Letters addressed to Wrightsville Beach Mayor David Cignotti, the board of aldermen and town manager Bob Simpson has town officials reexamining safety regulations surrounding Johnnie Mercer’s Pier regarding surfing and spearfishing.
On Sept. 14, the Wrightsville Beach Board of Aldermen decided to make a proposal banning spearfishing around the pier a regular agenda item at its Oct. 11 meeting.
The letters, penned by Johnnie Mercer’s Pier angler Wayne Holden, address the issue of surfing and spearfishing within 500 feet of the pier, and the failure of lifeguards and Wrightsville Beach police to adequately enforce the current ordinance.
Current ordinances declare it unlawful for any person to surf within 500 feet of the pier, or to swim within 100 feet of the pier, but declare an exception for those snorkeling or scuba diving.
“I see a safety issue, and I’d like to make them aware of it,” Holden said. “I have observed massive abuse of the town’s ordinances. Surfers are getting right up on the pier. It’s insensitive, and shows a lack of respect.”
Surfers like to surf around the pier because sand piles up around its sides and creates well-groomed sandbars, resulting in good waveform when swells come in from the right direction. This has become an issue as some surfers are testing the flexibility of the ordinance to catch the wave coming off of the pier.
“If the town wanted to put sand bags out in the ocean to make good waves for surfing, I’d be all for that as long as there was no negative environmental impact,” Holden said. “But the fishing pier is for fishing. To me that’s black and white. I see no grey areas there.”
Pier fishermen point to the fact that they pay to fish from the pier, and don’t want obstacles in the water. Some also suggest that surfers and spearfishermen near the pier will scare fish and keep them from biting.
“Most of the surfers know how to avoid the fishermen’s lines,” said Lyle McCutcheon-Schour, who frequently surfs the waters surrounding the pier. “And as for the idea that surfers are going to scare the fish away, that’s absurd. If the waves breaking aren’t scaring the fish away, I really doubt surfers paddling around on the surface will.”
Jarrod Covington, a Wrightsville Beach resident who spearfishes “as much as anybody” around Johnnie Mercer’s Pier, offered an underwater view on the topic.
“They may swim 20 feet or so away to get away from us, but they never swim away from the structure,” Covington said.
Scaring fish aside, Holden maintains that his main concern is safety.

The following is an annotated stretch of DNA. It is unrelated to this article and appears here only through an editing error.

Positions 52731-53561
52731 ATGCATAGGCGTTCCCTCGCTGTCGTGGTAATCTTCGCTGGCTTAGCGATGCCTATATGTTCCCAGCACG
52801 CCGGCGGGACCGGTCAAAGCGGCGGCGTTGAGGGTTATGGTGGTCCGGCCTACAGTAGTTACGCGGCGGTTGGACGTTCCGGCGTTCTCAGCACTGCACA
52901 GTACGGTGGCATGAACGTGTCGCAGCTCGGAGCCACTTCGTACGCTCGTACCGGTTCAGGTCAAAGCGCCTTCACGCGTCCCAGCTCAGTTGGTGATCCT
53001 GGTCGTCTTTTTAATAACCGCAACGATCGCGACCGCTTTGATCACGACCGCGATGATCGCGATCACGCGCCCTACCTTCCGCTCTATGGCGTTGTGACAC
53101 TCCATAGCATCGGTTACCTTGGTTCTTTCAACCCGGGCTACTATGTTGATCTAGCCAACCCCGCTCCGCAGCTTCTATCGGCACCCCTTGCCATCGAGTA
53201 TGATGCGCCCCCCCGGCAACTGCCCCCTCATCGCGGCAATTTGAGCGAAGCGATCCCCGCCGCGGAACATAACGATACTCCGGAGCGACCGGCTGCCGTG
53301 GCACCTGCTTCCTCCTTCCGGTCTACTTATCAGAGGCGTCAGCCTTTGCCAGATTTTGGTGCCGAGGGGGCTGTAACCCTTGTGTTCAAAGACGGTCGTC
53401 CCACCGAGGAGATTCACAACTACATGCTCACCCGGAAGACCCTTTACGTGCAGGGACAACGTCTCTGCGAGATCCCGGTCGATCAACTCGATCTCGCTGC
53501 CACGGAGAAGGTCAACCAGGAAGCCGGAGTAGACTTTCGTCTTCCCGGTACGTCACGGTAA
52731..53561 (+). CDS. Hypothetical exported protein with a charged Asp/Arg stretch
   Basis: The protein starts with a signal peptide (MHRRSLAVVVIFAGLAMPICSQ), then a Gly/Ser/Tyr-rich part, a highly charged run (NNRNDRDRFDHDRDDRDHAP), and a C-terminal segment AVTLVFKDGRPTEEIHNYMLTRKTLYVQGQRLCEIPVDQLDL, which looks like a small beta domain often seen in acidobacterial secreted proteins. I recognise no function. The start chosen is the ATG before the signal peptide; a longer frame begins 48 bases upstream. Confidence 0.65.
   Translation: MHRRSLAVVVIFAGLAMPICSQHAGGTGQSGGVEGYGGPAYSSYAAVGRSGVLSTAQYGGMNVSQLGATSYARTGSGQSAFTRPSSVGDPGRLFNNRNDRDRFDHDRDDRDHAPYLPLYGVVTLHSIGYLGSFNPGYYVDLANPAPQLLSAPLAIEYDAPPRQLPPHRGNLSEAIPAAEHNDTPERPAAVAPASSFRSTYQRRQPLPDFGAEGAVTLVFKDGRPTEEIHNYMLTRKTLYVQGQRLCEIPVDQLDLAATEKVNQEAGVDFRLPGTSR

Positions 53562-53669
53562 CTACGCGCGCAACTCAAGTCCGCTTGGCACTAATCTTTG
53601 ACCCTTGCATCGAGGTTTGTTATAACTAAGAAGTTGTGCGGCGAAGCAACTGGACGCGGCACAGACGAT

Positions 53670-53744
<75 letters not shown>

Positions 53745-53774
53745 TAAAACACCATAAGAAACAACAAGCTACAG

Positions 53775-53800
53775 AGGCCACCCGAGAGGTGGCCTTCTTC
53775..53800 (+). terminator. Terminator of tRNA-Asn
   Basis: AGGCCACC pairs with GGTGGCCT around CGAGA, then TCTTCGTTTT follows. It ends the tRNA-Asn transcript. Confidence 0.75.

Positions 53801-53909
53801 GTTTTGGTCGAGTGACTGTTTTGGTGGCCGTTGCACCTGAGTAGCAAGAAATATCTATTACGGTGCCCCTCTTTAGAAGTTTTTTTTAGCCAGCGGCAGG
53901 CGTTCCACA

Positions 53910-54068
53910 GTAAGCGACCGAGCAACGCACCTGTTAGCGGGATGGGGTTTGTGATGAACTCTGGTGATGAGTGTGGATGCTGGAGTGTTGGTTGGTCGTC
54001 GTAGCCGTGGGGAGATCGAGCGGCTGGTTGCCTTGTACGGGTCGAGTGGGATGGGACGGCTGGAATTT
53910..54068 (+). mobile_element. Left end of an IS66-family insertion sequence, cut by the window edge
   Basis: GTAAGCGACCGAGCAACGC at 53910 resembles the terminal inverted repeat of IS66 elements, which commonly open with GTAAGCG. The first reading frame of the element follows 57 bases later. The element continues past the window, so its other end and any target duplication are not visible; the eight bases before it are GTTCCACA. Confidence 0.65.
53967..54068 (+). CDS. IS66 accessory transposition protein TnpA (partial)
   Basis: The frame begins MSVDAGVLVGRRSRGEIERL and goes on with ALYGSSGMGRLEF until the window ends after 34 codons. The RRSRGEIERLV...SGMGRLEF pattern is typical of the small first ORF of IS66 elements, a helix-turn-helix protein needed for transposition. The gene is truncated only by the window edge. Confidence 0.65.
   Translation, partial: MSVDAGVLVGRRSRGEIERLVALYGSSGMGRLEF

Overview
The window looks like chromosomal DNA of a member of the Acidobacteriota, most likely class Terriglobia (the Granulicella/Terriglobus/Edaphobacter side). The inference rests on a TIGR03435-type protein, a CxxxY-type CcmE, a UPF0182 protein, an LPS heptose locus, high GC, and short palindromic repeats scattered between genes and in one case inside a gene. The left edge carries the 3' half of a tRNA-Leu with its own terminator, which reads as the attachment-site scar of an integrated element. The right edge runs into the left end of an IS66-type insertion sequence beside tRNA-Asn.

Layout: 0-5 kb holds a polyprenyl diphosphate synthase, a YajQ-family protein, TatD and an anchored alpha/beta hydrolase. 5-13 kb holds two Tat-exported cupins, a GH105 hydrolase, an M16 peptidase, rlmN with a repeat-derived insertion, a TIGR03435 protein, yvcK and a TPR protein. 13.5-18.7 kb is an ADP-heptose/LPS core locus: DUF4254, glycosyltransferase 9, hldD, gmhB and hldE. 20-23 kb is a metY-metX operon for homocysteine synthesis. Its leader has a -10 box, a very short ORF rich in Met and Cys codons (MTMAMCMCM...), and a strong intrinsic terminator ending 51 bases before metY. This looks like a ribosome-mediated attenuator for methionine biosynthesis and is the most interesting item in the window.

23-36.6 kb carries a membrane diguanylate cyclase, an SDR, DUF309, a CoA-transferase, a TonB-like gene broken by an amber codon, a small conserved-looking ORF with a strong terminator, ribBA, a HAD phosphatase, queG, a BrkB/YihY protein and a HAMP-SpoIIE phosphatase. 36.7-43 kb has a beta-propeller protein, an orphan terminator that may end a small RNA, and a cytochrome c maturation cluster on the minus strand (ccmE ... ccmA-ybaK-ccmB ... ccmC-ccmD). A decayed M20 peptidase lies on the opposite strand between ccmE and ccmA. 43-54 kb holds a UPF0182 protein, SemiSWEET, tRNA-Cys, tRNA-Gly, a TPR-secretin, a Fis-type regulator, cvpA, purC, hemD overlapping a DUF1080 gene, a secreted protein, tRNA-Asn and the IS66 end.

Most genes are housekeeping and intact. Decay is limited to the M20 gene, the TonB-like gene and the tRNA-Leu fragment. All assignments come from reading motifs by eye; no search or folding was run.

“If a surfer or diver gets hooked, they’re going to blame it on the fisherman,” said Steve Cohen, who runs the tackle shop on Johnnie Mercer’s Pier. “Or if someone casts out a heavy sinker and hits someone in the head, they could kill them. No one wants that to happen.”
Cohen pointed to a situation that occurred about a month ago, in which a surfer surfing within 500 feet of the pier suffered a minor laceration to his leg from a fisherman’s line, though he admitted that it was not a common occurrence.
“People surf around piers all over the world,” McCutcheon-Schour said. “There’s an inherent danger in it, but that’s all sports. If you’re biking on the road you can get hit by a car, but we don’t ban biking on the road. People just need to watch out for each other.”
Regarding spearfishing, Covington agrees.
“There needs to be a mutual respect between fishermen and spearfishermen,” Covington said. “I never go out to the end of the pier, where the fishermen are fishing, I stay directly underneath the pier, and I avoid their lines.”
Covington also pointed out that the calm seas and water clarity required for good spearfishing conditions practically eliminates any threat from waves and currents around the structure.
Both Holden and Cohen expressed respect for the sports of surfing and spearfishing, but don’t want it around Johnnie Mercer’s Pier.
“There’s plenty of other places,” said Cohen. “Seventy-five percent of [the] earth is covered in water. Go somewhere else. We shouldn’t have to fight over it.”
There are no plans to change any ordinances regarding surfing around the pier, but spearfishermen who would like their voice heard on the topic can email members of the board of aldermen or attend the Oct. 11 meeting.